"Proactive" decks that really want to curve out efficiently are generally better off using discard spells (Duress, Thoughtseize) rather than counterspells. These allows you to you mess with an opponent's strategy — particularly a combo deck — on your own timetable rather than having to wait for them to cast their most important cards.

This answer discusses some specific tactics you can use if you're having trouble against a deck with significant counterspells.

"But my counterspell says it's a Sorcery!"

Mystic Denial

There was an old Magic set called Portal. It was an attempt to create an easier-to-use introductory product for the game. This set didn't include Instants and really didn't talk about the stack.

I don't recommend using Portal to learn Magic. I very, very much don't recommend it. The terminology is all messed up, the cards are terribly wordy and unclear, and you really won't learn most of what you need to learn to play actual Magic. It's easiest to learn basic Magic using the modern core sets and the Basic Rulebook (PDF), or playing the Duels of the Planeswalkers video game.

(In general, when you see a card that's just like, "What the heck!?" you should look it up on Gatherer. Oftentimes you can find updated wording that's clearer than the original card text, as well as rulings that help explain common questions people have about the card.)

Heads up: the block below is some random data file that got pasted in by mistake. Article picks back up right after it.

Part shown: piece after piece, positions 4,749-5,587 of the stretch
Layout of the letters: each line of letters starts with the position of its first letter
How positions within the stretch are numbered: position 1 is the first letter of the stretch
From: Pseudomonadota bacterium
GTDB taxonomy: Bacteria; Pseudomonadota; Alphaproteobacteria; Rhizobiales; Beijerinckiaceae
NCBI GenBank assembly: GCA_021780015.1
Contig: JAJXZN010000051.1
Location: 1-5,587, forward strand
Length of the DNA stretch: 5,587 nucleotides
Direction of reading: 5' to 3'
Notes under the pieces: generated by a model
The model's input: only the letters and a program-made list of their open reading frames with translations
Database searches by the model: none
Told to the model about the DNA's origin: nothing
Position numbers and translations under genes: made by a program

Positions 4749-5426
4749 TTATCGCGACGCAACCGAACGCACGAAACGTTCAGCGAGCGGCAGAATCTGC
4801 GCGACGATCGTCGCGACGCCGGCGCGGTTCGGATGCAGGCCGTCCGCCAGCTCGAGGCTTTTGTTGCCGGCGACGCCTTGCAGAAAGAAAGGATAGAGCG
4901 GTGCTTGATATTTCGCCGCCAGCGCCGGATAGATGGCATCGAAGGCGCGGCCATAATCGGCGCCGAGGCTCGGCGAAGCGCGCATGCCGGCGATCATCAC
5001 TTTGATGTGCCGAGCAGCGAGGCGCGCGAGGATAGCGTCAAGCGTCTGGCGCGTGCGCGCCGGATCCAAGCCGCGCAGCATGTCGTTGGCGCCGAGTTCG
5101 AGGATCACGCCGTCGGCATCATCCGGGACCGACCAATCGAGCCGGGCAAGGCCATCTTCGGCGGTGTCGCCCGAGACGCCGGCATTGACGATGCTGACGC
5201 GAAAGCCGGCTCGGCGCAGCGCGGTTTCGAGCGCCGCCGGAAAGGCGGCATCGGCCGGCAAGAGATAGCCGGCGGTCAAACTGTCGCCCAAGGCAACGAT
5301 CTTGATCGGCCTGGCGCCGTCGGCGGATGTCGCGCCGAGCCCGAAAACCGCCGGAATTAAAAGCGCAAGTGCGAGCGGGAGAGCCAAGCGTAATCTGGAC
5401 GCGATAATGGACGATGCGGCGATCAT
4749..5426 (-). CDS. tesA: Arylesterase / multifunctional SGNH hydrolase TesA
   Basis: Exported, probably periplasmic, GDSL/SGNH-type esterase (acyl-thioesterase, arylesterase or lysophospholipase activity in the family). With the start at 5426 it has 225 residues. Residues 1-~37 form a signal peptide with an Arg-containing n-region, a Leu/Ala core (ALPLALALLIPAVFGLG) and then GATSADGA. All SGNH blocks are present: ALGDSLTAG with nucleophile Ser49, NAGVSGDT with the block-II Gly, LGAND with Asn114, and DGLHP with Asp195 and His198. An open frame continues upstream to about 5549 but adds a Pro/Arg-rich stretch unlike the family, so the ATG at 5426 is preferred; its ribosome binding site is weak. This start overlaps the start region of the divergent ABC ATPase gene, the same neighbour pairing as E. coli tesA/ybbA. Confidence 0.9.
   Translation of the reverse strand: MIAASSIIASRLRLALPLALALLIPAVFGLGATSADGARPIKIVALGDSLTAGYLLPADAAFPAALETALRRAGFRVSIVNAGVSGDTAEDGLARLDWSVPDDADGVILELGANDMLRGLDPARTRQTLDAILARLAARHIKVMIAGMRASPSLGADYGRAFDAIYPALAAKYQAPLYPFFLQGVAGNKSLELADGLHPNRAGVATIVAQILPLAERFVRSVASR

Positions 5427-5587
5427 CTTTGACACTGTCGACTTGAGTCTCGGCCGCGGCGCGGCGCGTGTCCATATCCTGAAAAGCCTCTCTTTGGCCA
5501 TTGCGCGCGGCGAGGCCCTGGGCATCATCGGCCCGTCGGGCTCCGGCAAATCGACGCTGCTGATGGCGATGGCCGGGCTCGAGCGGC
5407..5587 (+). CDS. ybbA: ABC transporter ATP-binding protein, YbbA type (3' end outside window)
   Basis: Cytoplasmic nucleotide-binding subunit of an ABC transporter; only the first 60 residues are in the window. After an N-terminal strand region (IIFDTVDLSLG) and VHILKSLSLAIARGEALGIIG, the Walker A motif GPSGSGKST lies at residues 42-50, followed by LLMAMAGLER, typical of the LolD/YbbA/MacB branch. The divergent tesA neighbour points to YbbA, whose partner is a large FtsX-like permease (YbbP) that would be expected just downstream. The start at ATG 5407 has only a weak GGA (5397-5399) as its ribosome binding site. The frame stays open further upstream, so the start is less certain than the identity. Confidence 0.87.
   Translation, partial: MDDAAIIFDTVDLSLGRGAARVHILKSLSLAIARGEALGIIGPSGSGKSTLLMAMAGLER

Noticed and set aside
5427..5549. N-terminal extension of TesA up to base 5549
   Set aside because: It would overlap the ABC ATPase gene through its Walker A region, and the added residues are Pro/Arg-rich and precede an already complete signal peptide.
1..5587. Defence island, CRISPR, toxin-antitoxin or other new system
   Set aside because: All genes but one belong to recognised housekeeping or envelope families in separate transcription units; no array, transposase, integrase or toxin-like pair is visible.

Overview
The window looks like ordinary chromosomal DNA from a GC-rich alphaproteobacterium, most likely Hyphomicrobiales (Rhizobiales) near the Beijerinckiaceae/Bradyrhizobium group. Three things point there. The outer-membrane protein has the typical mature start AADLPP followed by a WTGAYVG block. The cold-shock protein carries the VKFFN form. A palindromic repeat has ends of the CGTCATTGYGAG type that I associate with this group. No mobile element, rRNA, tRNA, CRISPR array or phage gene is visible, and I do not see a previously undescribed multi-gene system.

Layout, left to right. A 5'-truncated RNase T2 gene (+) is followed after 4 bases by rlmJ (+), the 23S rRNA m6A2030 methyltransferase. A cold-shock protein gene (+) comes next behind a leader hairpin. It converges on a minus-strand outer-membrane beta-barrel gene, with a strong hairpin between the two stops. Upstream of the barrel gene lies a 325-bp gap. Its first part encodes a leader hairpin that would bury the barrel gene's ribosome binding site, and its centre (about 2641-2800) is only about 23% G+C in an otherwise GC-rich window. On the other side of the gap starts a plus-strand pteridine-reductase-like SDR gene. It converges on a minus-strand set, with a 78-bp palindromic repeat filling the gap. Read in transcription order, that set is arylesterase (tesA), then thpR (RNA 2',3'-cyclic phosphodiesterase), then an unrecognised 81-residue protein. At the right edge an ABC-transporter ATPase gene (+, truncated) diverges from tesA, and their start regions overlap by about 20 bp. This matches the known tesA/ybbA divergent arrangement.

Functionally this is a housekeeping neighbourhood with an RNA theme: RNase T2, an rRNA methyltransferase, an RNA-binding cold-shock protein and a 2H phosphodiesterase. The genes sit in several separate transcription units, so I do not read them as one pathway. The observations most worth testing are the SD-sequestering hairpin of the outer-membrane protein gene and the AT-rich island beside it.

share|improve this answer
    
While sorcery-speed counterspells don't really work in the rules, there's a tiny outside chance OP was confused by some Portal cards: gatherer.wizards.com/pages/Card/Details.aspx?multiverseid=10565 –  Chad Miller Mar 9 at 18:02
    
@ChadMiller Good call. Added. –  Alex P Mar 9 at 18:24
add comment

To your rules question: As others have already said, instants, cards with Flash, and activated abilities of permanents that are already on the table; other cards can generally only be played on your main phase.

To your strategic question: It's a common belief among new players that you can build a deck that "just counters everything," but it doesn't work in practice. There are two main reasons it may appear to work:

  1. Often new players have decks with a lot of low-impact cards, meaning the savvy counterspell player can only counter cards that "matter" and let everything else through.

  2. Often new players have very inefficient decks. It's not possible to counter everything in general, but it is very possible to counter everything from a deck that takes too long to get going and never has time to cast all its cards.